American Hornbeam (Carpinus caroliniana) is a small, slow-growing tree of moist woodlands. Another common name for this species is musclewood, appropriate given that the trunks (and large branches) resemble taut muscles and that the wood is incredibly dense and durable. Think of Carpinus caroliniana as a body-builder of the understory.
American Hornbeam is a member of the Birch family (Betulaceae), and like most members of that family has leaf margins that are double-toothed (that is, with a series of smaller teeth occurring between larger teeth). Mature trees flower in the spring and by fall bear ripe clusters of winged nutlets.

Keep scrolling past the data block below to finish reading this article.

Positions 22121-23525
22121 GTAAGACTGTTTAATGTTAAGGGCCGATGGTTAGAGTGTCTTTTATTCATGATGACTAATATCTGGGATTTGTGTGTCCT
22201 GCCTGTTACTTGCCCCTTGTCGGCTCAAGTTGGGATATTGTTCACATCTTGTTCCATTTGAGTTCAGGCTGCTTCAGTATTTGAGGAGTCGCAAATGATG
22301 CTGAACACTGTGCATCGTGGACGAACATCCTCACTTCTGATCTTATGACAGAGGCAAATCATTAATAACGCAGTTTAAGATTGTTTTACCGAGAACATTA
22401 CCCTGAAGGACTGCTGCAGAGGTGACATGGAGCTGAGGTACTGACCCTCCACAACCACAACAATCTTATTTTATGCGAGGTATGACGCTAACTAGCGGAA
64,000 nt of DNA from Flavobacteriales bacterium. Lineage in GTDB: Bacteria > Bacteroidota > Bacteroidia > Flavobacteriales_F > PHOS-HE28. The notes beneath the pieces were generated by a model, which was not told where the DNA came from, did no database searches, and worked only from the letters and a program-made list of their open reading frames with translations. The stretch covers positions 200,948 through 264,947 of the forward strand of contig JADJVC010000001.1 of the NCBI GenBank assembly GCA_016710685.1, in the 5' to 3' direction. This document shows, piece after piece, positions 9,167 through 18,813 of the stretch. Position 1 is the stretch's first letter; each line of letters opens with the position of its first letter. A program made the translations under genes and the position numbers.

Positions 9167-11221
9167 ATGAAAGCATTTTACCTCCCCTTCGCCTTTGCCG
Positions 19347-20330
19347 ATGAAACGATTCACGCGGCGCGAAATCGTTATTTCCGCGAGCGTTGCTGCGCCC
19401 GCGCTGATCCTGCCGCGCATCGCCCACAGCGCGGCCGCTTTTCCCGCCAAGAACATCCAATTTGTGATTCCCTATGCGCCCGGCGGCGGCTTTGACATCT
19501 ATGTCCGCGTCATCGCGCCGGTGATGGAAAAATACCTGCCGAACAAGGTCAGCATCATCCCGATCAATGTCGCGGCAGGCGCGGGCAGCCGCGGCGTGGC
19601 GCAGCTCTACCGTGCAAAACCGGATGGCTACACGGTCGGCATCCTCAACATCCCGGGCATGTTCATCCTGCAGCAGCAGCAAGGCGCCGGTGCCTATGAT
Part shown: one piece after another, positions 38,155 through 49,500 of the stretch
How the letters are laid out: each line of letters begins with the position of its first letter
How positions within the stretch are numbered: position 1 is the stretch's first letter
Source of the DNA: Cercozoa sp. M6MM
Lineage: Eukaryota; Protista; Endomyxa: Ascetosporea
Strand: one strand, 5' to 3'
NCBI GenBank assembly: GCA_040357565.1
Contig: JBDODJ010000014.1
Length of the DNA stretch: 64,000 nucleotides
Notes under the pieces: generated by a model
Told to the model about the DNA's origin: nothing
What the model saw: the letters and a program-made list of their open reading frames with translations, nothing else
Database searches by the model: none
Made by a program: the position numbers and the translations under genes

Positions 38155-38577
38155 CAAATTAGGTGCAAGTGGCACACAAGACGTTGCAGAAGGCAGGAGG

At times, I've confused the common name of this tree with that of Hop-hornbeam (Ostrya virginiana), a related small tree with similarly dense wood, but vastly different bark that consists of thin, exfoliating strips (see labeled photo below). Hopefully, you'll have an easier time keeping them straight.
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